As you take a look at how to get more business this year, you could be tempted to follow the standards followed by some of your peers and influencers. But there’s some research out there that shows that going against those common practices leads to better business overall.
1. Using “Dear [FNAME]” Formatting
That kind of personalization used to be a key factor in getting customer to not only open your email but to be more engaged. Unfortunately, scammers and phishers figured that out too and that led to increases in identity theft and other security breaches. According to a Temple University Study, more than 9 out of ten customers responded negatively to named email greetings. They’ve heard the stories and have learned to be suspicious of anyone who calls them by name.
1.1 Better Option: Direct customers to products that are similar to past purchases and even expand their interest by showing them products they haven’t brought before.
2. Long Email Subjects
Having longer subjects meant that the email recipients knew exactly what the email was about but as it turns out, subjects longer than 70 characters and less than 50 don’t help with response or awareness. In fact, it’s known as a subject line “dead zone”; that’s where your subject gets cut off and readers are unable to read it.
2.1 Better Option: Adestra, a British company, analyzed the subject lines of 2.2 billion emails which showed that subjects with less than 10 characters had almost 60 percent higher open rate. The rule of thumb is usually a shorter subject line will result in higher opens, where a longer one will also generate a higher click through rate. This is due to readers already having an idea of the content [thanks to good subject line] and are eager to engage in your offerings. Just make sure to stay out of the ‘dead zone’ as that will hinder your results.
3. Obeying Business Hours
The standard business hours are 9 a.m. to 5 p.m. but that doesn’t mean your customer is going to open emails sent during those times. Not to mention having an already full inbox with a lot of unread emails make it less likely that 9-to-5 is a winning email strategy.
3.1 Better Option: It’s become more likely that customers would see you email during the day but wouldn’t open it until later. In fact, Experian Marketing found that 8 p.m. to midnight was a better range for deployment. Primetime emails had higher opens, clicks, and revenue. It’s a good idea to test so that you can be even more precise.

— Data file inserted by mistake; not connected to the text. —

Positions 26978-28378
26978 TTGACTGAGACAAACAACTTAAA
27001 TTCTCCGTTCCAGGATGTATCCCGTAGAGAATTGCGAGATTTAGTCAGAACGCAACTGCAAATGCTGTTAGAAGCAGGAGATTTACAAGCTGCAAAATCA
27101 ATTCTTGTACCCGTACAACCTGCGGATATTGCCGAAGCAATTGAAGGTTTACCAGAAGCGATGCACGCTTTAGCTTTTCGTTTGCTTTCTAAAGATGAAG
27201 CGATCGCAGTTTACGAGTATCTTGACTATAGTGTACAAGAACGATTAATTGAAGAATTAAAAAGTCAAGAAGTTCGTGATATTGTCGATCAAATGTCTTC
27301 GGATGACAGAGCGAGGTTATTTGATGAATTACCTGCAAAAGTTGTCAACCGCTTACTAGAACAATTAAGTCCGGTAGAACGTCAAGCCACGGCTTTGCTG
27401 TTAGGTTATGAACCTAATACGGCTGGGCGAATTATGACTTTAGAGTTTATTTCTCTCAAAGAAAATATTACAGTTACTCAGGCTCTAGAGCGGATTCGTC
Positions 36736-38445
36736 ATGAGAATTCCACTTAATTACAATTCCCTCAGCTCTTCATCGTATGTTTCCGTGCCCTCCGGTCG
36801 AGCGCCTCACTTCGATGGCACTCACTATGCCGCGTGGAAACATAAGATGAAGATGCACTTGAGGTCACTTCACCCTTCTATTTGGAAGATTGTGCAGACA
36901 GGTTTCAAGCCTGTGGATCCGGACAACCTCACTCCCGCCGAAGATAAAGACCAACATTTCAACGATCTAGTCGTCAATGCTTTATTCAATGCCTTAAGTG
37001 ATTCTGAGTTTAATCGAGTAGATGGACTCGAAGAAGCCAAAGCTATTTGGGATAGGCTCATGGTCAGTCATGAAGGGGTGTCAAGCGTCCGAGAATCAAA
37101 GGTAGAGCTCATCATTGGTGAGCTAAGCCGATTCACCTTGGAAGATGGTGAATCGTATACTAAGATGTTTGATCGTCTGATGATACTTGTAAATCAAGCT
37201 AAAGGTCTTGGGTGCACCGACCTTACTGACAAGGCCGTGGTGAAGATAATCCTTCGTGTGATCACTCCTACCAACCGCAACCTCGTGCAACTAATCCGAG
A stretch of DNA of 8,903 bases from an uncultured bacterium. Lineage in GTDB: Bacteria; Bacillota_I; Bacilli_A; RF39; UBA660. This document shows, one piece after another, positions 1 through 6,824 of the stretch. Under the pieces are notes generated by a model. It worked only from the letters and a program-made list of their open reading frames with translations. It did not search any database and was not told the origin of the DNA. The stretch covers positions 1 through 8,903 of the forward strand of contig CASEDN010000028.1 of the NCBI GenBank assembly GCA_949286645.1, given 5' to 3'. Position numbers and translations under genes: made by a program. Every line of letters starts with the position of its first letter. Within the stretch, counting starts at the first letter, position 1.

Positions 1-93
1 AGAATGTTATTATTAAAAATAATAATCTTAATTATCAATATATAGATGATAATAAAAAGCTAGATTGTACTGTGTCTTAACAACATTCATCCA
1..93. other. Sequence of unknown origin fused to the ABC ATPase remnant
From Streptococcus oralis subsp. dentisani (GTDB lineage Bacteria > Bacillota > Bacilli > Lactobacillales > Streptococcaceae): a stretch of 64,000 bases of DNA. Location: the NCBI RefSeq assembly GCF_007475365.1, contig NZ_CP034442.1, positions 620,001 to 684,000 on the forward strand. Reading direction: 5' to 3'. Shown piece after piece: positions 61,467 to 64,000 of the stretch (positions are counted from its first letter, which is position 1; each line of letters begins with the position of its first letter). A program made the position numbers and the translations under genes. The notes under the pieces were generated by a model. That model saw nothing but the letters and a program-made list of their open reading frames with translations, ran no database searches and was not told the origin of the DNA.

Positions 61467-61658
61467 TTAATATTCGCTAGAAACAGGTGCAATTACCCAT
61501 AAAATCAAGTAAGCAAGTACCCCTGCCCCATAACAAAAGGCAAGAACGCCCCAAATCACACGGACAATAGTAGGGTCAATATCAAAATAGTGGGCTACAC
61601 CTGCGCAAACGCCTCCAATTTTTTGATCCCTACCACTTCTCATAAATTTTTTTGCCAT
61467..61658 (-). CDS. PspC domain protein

4. Ignoring Mobile
As amazing as your email looks with two or more columns, on a mobile phone that kind of design is tough to read. In fact you could be losing between 40 and 50 cents of every dollar in sales because of poorly designed mobile emails.
4.1 Better Option: Convert emails to a one column format and increase the font for better viewing on a limited space. Remember close to half of all emails opened are on email and taking the time to make some quick design changes can mean better conversions.
Finally, remember that when dealing with mobile clients, it’s good to give them what they want for free. Customers are always asking that magic WIIFM question, “What’s in it for me?” Giving them something for free gets their attention and starts the process of earning their trust. In the case of mobile phones, offering free templates and tools are absolute winners for the mobile crowd.
Temple University Study: http://www.fox.temple.edu/posts/2012/06/dear-insert-company-name-personalized-emails-dont-impress-customers/
Experian Marketing: http://www.experian.com/assets/cheetahmail//email-marketing-quarterly-benchmark-study-q4-2012.pdf
Wholeheartedly agree with #1. I can’t tell you how many emails I get that don’t even have the right name. I get Erin, Erica, Ernest, and others, but hardly ever my actual name. Two words into their email and they already have zero credibility.
Great article, +1 to Eric’s comment too…hate when that happens.